It’s a foolish kind of curiosity though, because Rory Stewart was never going to be our Prime Minister. And he’s generously offered us a 417-page-long explanation as to why.

The book is magnificent. There’s no two ways about it. Annoyingly, Rory Stewart can add ‘natural wordsmith’ to his impressive assemblage of titles. 

At the age of just 37, Rory could already call himself an Oxford graduate, a soldier, an author, a long-distance walker (admittedly this title doesn’t sound as interesting as the others, but I assure you that it is), a Governor of a province in Iraq and a Harvard Professor. Surely these achievements meant that he already had material enough for six pretty interesting memoirs. But Rory had his sights set on the British political arena, which I suppose is a natural aspiration for a man who recalls that,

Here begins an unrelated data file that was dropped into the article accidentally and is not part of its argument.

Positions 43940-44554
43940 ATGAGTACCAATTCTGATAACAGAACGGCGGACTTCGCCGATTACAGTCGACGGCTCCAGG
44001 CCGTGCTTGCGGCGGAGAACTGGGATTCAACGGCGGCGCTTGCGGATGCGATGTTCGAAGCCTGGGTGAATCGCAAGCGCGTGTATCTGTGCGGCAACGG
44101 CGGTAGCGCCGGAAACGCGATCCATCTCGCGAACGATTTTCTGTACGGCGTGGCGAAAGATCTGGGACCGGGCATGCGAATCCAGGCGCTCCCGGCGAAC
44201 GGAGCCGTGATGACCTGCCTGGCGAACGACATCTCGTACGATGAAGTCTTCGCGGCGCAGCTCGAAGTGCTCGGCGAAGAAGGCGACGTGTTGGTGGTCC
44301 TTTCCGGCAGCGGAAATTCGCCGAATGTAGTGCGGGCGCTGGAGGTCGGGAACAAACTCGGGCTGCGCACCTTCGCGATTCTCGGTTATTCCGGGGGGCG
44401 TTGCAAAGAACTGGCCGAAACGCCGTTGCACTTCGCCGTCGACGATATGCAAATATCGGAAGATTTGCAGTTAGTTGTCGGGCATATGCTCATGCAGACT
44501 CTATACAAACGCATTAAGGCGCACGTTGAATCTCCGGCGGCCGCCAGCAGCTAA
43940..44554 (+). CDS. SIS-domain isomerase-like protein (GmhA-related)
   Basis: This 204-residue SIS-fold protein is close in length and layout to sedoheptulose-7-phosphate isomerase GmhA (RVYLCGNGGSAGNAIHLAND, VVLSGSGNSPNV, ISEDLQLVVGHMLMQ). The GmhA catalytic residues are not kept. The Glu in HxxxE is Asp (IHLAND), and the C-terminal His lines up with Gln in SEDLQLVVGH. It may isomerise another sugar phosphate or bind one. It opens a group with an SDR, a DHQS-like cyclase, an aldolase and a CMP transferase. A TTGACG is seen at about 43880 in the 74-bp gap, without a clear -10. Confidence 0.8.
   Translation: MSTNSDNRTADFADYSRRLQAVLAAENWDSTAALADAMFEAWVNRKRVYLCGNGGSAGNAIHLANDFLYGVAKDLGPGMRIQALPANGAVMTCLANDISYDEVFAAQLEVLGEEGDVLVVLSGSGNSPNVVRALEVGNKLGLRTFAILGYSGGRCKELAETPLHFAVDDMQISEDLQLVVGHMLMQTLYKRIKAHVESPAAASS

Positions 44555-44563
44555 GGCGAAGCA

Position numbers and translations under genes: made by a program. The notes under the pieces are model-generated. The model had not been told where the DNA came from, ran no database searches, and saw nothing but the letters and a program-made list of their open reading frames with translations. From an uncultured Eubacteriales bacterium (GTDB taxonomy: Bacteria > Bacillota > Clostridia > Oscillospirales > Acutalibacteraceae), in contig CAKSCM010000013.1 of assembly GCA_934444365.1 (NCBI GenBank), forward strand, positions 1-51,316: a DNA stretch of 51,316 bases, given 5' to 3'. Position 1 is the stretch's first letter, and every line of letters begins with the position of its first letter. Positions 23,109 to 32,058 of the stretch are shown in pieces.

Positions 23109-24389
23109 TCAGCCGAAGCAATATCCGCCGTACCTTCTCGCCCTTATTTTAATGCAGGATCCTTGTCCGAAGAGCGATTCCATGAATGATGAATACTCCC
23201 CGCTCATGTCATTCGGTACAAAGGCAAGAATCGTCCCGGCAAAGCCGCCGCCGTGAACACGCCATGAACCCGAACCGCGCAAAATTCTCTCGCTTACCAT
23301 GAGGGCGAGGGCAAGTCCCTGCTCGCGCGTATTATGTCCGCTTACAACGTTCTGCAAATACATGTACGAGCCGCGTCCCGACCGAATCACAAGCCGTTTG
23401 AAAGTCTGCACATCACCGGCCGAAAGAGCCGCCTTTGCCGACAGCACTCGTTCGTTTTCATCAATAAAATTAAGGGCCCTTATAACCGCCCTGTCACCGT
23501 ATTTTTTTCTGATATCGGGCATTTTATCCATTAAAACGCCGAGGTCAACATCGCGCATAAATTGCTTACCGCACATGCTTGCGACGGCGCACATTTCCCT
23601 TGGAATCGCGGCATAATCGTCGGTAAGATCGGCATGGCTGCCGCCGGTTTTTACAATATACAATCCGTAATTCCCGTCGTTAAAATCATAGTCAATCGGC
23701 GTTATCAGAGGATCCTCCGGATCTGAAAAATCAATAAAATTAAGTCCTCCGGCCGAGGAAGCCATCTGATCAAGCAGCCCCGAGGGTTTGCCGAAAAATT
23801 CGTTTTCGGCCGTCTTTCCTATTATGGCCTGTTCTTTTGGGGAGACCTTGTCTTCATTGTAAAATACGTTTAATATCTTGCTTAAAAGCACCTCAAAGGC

‘the only thing that had ever really motivated me since I was a small child was the idea of public service’. 

With the benefit of a decade worth of hindsight, such a line makes you want to scream ‘DON’T DO IT RORY’ into the page. You can’t help but pre-emptively wince at the inevitability of this man’s naïve heart shattering, can you? After all, these words sit forebodingly in Chapter 2.   

But, scream at the book all you want, a bright-eyed Rory Stewart walked into Parliament in 2010. And that’s where this tale of an eccentric, well-meaning, albeit overly romantic, ‘boy-ish man’ (his words, not mine) becomes ‘an excoriating picture of a shamefully dysfunctional political culture’ (Rowan Williams’ words, not mine).